Making Chicago’s First Flower Truck


Take a look behind the scenes of how Chicago's first ever flower truck came to be.

Drawing, measuring, rendering, redrawing, cutting, and hand-painting every little corner, our flower truck went through an enormous planning process to become the awesome Flowers for Dreams vehicle you see roaming the streets of Chicago. We wanted show you a little peek of that process and how a little vintage ice cream truck became Chicago’s first flower shop on wheels.

We started by meeting with Fritz, founder and owner of OutCold, a marketing agency specializing in outdoor and guerrilla marketing. He gave us a tour of their office and garage filled with a plethora of vintage vehicles. Fritz only seeks out and hand picks the most unique vehicles from all across the country, and their garage shows off each and every one.

vintage vehicles

Photo by OutCold

Our first hurdle was figuring out what we wanted out of our truck and how to make it so it could be versatile. After a lot of brainstorming, Fritz suggested his vintage ice cream truck that showed a lot of promise: it was large enough to house a flower cooler, easy to drive, and already had service windows built in. Not to mention, it was super cute. From there, the fun part of designing the truck started.

After the first couple collections of drawing, renderings, and inspiration photos, it was clear we were all on the same page and could move toward fine tuning the design. Fritz and the OutCold team we so helpful letting us know what was possible with the truck and finding solutions to some of our crazy ideas, ideas like adding wood elements onto the truck to give it more warmth or figuring out how to attach a bike while still being able to access the motor. Once we submitted the interior renderings, the OutCold crew got straight to work in outfitting the truck to be a mini floral studio.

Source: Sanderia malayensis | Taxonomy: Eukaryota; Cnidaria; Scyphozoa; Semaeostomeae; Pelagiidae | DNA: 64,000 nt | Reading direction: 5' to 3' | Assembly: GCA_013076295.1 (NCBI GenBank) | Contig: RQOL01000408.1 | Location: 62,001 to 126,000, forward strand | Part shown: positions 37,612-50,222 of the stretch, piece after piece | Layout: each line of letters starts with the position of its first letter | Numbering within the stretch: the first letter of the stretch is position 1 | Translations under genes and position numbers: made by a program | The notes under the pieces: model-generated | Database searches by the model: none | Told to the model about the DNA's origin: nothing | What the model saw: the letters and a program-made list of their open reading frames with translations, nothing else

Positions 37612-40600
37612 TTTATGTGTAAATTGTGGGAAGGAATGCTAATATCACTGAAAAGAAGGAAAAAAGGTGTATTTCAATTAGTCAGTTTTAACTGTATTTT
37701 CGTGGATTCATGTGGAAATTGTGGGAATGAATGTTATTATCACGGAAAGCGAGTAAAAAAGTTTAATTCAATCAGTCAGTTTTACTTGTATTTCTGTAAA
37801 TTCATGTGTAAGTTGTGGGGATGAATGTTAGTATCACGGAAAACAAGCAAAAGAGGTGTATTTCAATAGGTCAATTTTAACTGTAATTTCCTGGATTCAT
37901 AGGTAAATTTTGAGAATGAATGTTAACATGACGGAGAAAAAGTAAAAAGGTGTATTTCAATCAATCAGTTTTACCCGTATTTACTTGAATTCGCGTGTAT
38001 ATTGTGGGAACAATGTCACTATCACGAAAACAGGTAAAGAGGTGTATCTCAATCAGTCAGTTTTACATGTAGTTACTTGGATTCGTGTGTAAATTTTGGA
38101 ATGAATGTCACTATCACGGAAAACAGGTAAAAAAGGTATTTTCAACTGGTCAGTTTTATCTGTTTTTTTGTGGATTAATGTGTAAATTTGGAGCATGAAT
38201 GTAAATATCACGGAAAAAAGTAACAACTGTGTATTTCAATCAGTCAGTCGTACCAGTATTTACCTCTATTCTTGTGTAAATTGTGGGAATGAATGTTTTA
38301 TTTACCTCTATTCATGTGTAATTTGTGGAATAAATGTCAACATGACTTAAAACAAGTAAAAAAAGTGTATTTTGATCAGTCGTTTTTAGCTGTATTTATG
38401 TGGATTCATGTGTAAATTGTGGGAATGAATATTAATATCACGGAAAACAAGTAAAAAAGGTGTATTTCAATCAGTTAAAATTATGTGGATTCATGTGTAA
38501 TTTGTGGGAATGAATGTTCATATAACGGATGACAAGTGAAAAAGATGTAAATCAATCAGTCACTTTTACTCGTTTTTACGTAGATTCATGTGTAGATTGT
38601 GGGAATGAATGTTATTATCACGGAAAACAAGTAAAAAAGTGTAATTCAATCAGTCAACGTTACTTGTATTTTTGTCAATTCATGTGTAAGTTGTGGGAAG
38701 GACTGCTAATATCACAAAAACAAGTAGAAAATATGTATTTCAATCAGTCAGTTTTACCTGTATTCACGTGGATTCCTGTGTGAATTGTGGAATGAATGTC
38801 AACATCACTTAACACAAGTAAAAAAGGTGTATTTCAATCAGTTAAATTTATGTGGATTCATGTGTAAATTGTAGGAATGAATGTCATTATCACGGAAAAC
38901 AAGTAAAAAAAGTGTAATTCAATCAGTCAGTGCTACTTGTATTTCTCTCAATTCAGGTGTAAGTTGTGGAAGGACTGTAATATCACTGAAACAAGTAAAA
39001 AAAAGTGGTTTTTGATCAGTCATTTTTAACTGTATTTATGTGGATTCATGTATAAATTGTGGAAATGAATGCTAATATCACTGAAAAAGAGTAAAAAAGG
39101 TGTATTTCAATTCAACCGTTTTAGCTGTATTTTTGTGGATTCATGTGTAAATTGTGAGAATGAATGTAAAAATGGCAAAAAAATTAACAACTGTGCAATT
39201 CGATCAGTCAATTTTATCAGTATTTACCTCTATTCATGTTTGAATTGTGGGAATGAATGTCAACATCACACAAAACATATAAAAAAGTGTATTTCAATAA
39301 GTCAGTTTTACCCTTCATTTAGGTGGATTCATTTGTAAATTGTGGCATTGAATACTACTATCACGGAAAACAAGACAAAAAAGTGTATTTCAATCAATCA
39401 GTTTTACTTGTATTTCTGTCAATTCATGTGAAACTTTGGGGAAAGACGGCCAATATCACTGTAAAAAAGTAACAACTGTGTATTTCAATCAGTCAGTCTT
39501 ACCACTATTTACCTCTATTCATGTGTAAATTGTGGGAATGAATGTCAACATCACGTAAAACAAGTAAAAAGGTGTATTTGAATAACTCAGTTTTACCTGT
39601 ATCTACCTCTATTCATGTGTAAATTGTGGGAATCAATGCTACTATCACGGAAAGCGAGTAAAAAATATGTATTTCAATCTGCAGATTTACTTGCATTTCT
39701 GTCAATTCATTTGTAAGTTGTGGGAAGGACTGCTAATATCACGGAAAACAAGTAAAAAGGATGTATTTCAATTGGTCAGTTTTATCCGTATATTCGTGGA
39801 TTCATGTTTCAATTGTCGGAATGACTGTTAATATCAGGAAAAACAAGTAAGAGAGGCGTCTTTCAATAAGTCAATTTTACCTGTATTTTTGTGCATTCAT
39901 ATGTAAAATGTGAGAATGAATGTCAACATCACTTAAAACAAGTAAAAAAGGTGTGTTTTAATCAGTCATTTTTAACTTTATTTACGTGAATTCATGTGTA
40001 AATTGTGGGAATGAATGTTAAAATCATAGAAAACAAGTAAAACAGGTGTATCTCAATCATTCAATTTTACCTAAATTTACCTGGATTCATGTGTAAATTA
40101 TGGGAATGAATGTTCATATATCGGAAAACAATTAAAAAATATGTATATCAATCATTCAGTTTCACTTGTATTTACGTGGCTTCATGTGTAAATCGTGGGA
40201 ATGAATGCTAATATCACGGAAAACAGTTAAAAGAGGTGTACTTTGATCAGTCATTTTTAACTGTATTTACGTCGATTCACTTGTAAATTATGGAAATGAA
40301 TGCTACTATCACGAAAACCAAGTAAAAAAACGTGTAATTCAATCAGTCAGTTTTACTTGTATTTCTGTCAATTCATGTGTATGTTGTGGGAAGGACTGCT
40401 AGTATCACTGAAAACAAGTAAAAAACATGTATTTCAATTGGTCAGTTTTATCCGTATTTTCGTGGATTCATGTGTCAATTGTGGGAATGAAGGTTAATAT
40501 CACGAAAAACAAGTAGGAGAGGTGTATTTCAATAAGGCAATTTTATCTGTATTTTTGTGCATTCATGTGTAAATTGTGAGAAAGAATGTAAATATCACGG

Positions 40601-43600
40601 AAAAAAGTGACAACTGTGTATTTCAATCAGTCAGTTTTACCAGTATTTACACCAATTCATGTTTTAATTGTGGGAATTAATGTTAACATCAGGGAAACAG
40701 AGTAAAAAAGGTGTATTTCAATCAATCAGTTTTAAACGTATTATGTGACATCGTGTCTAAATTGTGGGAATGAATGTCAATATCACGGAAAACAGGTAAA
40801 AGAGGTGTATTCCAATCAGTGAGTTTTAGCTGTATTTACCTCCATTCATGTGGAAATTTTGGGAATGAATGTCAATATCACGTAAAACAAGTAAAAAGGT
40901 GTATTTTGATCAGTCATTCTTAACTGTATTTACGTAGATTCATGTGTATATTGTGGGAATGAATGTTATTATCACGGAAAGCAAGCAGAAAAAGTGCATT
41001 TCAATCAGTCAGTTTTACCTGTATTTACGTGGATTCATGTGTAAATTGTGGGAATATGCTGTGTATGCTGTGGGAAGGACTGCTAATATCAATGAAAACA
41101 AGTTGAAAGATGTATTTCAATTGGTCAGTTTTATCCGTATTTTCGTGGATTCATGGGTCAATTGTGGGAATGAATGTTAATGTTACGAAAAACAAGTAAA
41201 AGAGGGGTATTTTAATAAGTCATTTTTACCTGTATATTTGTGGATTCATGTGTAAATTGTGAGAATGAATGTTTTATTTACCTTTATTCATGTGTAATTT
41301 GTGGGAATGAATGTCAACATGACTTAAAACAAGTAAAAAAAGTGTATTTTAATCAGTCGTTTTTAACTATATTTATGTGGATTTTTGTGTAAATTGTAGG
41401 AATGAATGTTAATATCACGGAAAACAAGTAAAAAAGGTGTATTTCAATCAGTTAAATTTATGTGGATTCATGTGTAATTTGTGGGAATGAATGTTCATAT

Inspiration photos for truck interior

Inspiration photos for truck interior

designing the interior of our truck

Then came the truck’s wrap. OutCold suggested one large wrap with a matte finish and then having the smaller elements be die-cut and stuck onto the truck to give more dimension. After the truck was wrapped, Fritz’s team hand-painted every tine corner and crack to fill in an spots. It is unreal how much care was put into this (and most of it was done in house!)

hand painted trucktruck detailingmaking a flower truck

We could not have been happier with how the truck turned out; every time we see it, we fall in love with it all over again. Even more so, we love seeing how our fans interact with the truck. So look out for it around town, stop by and say hi, grab some flowers, and hang. It will be out all summer long.

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